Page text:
– Pitchers with arm action like Tyler Danish’s aren’t typically second-round picks, but Danish, an 18-year-old committed to Florida, was grabbed by the White Sox at No. 55. The fact that he’s consistently in the low-90s with his fastball was enough to overcome his unconventionality. Check out the video:

– Left-hander Dillon Overton, drafted 63rd by the A’s, followed No. 3 overall pick Jonathan Gray in the Oklahoma rotation this year, giving Sooners opponents quite the different look. While Gray overpowered with his heater, Overton is more of a finesse guy with a curve and a change. He’s probably going to be a bottom-of-the-rotation guy.

– Another rarity: high school second basemen as early draft picks. The Yankees took one named Gosuke Katoh with the 66th pick. Katoh, who spent parts of his childhood in Japan and in the U.S., is a left-handed hitter with a line drive swing and very good speed.

– Besides the Royals’ pick of Dozier, the fact that Jon Denney is still unselected after 73 picks might be the biggest surprise of day one of the draft. Denney, a high school catcher, was rated by MLB.com as the draft’s No. 20 prospect.

Albert Pujols passes Mark McGwire with 584th career home run

CLEVELAND, OH - AUGUST 11: Albert Pujols #5 of the Los Angeles Angels of Anaheim runs out a double during the ninth inning against the Cleveland Indians at Progressive Field on August 11, 2016 in Cleveland, Ohio. The Indians defeated the Angels 14-3. (Photo by Jason Miller/Getty Images)
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Angels DH Albert Pujols passed Mark McGwire for sole possession of 10th place on baseball’s all-time home run leaderboard, slugging his 584th career home run in the first inning of Wednesday night’s game against the Blue Jays.

Mike Trout had already slugged a solo home run off of Jays starter Marco Estrada to bring Pujols to the dish. Pujols jumped on an 0-1 cut fastball, sending it out to left-center field, clearing the fence by a few feet.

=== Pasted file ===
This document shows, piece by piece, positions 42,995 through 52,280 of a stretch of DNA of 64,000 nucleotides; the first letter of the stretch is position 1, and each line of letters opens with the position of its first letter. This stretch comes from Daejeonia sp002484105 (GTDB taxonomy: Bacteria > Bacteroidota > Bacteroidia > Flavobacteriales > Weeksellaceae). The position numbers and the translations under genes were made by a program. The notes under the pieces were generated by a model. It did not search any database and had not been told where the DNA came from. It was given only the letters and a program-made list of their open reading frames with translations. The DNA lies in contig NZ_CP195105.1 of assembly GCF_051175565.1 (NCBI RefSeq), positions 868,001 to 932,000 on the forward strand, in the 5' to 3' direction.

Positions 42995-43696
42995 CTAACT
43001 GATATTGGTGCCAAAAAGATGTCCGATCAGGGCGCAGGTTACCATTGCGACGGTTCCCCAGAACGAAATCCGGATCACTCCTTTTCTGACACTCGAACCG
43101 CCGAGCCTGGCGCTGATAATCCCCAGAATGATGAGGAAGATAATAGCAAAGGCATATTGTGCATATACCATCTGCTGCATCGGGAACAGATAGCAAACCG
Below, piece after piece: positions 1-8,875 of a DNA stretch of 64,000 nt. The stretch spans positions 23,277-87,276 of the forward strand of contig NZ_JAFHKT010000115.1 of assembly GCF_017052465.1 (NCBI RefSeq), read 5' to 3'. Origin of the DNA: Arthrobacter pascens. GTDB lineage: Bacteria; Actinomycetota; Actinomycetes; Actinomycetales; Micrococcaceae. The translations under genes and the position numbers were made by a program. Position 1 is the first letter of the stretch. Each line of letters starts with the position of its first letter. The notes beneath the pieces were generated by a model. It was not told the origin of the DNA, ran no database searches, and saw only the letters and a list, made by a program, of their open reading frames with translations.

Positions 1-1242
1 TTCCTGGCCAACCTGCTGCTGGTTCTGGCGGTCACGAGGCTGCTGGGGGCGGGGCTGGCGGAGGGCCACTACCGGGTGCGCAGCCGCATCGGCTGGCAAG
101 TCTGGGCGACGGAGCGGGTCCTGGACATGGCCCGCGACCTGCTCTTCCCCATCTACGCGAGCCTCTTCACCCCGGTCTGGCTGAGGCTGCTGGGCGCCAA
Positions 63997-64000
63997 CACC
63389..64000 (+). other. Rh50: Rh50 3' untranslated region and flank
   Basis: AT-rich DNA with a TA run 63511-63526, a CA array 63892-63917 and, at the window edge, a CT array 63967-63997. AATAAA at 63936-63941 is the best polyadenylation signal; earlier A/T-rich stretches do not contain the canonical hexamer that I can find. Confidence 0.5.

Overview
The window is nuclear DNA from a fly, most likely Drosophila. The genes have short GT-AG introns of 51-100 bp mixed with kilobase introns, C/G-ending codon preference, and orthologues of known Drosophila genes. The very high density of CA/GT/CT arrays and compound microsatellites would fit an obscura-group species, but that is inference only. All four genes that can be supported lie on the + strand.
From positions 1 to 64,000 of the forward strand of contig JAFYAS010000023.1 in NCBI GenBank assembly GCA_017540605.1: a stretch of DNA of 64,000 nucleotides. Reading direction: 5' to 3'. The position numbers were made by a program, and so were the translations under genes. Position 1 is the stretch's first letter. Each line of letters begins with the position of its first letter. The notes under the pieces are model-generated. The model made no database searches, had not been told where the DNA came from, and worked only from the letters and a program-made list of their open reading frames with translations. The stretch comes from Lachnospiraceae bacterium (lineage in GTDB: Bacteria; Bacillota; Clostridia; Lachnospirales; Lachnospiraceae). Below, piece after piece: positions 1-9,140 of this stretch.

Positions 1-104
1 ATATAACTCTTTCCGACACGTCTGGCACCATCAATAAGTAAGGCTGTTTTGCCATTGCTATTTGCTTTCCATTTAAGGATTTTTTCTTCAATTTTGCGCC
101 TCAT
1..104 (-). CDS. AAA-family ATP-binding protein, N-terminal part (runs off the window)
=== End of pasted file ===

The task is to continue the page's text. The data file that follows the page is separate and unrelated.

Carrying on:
Pujols, who finished 4-for-4 with the homer and an RBI double, is batting .257/.321/.441 with 24 home runs and 99 RBI on the year. His next target on the home run leaderboard is Frank Robinson at 586.

Zach Britton allowed an earned run for the first time since April 30

BALTIMORE, MD - AUGUST 22:  Zach Britton #53 of the Baltimore Orioles pitches for his 38th save in the ninth inning during a baseball game against the the Washington Nationals at Oriole Park at Camden Yards on August 22, 2016 in Baltimore, Maryland.  The Oriole won 4-3.  (Photo by Mitchell Layton/Getty Images)
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Orioles closer Zach Britton had appeared in a major league record 43 consecutive games without allowing an earned run, spanning May 5 to August 22. That streak came to an end on Wednesday evening against the Nationals.

The Orioles entered the bottom of the ninth inning holding a 10-3 lead, but reliever Parker Bridwell immediately found himself in hot water. He yielded back-to-back singles to Danny Espinosa and Clint Robinson. He was able to strike out Trea Turner, but walked Jayson Werth to load the bases. Daniel Murphy then crushed his first career grand slam to make it a 10-7 game. That prompted manager Buck Showalter to bring in Britton.

Britton, too, was knocked around. He served up a single to Bryce Harper, followed by a double to Anthony Rendon that scored Harper, pushing the score to 10-8 and ending Britton’s streak. Wilson Ramos reached on a fielder’s choice back to Britton, but the lefty finally finished the game by getting Ryan Zimmerman to ground into a game-ending 4-6-3 double play.

Britton now holds a nice 0.69 ERA with 38 saves and a 61/16 K/BB ratio in 52 innings of work this season.